VMware has punched up its data centre network virtualisation capabilities by unveiling plans to buy Avi Networks' load balancing, analytics and application-delivery technology for an undisclosed amount.
Founded in 2012 by a group of Cisco engineers and executives, Avi offers a variety of software-defined products and services including a software-based application delivery controller (ADC) and intelligent web-application firewall.
The software already integrates with VMware vCenter and NSX, OpenStack, third party SDN controllers, as well as Amazon AWS and Google Cloud Platform, Red Hat OpenShift and container orchestration platforms such as Kubernetes and Docker.
Upon close of the acquisition, the VMware and Avi Networks teams will work together to advance VMware’s Virtual Cloud Network plan, build out full stack L2-7 services, and deliver the public cloud experience for on-premises environments and data centres, said Tom Gillis, senior vice president and general manager, networking and security business unit, VMware.
"Combining Avi Networks with VMware NSX will further enable organisations to respond to new opportunities and threats, create new business models, and deliver services to all applications and data, wherever they are located,” Gillis said. “Unlike traditional ADCs, Avi Networks does not require custom appliances and can be consumed on-prem, in public clouds, or as a service, enabling new flexibility and faster time to value at lower costs.”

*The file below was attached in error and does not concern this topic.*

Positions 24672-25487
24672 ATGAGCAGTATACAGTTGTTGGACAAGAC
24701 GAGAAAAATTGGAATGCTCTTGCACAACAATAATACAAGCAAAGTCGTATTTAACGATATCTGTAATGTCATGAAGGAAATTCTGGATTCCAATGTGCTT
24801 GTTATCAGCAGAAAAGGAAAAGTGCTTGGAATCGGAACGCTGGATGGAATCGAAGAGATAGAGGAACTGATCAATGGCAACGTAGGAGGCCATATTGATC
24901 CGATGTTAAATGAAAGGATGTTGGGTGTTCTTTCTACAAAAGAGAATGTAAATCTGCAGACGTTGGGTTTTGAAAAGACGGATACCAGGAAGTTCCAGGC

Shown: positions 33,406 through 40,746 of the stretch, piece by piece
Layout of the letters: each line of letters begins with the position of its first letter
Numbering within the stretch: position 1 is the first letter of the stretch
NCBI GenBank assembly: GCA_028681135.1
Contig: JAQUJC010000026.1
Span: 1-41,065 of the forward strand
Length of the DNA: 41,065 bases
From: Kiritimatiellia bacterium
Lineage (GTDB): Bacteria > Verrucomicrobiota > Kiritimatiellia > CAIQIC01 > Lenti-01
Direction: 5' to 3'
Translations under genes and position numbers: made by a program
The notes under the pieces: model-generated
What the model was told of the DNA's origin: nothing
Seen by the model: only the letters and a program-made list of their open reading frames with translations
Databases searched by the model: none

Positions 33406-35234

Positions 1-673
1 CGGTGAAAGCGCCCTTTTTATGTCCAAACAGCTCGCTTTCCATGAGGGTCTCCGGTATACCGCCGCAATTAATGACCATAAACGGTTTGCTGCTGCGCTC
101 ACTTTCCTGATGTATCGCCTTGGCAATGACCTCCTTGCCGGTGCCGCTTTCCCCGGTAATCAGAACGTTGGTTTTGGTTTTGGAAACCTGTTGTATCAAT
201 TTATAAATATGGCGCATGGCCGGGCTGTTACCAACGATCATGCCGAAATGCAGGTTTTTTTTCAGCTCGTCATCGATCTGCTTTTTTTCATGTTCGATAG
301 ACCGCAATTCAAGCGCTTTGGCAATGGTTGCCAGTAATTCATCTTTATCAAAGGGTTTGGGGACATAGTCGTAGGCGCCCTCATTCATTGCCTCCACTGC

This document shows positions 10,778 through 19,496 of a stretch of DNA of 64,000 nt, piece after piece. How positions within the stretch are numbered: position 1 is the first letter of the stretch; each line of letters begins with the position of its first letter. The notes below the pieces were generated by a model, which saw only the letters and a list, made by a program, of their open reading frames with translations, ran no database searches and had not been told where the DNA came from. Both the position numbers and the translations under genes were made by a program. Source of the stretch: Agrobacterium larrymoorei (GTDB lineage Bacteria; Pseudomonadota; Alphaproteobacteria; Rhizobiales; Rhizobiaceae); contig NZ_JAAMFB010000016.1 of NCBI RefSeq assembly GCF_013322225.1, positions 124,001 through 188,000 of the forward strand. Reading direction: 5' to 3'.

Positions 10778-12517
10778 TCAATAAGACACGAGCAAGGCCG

Avi’s integration with VMware NSX delivers an application-services fabric that synchronises with the NSX controller to provide automated, elastic load balancing including real-time analytics for applications deployed in the SDN environment.
Avi also monitors, scales, and reconfigures application services in real time in response to changing performance requirements, Avi stated in a blog about the acquisition.
“Unlike existing ADC solutions, Avi Networks’ distributed ADC is designed for modern data centre and public cloud deployments, with an architecture that mirrors cloud principles,” said Amit Pandey, CEO of Avi Networks.
“Upon close, customers will be able to benefit from a full set of software-defined L2-7 application networking and security services, on-demand elasticity, real time insights, simplified troubleshooting, and developer self-service.”
In 2017, IDC said of Avi: “Existing application delivery infrastructure was designed for the client/server era, not for the demands of DevOps and micro-services in a multi-cloud world. Avi Networks, NGINX, and Webscale Networks are all responding to the burgeoning requirement for cloud-native application-delivery solutions.”
The Avi acquisition will be VMware’s second in two months. Earlier, the vendor bought Kubernetes-based technology provider Bitnami. In late 2018, the business also bulked up its Kubernetes support by buying Heptio.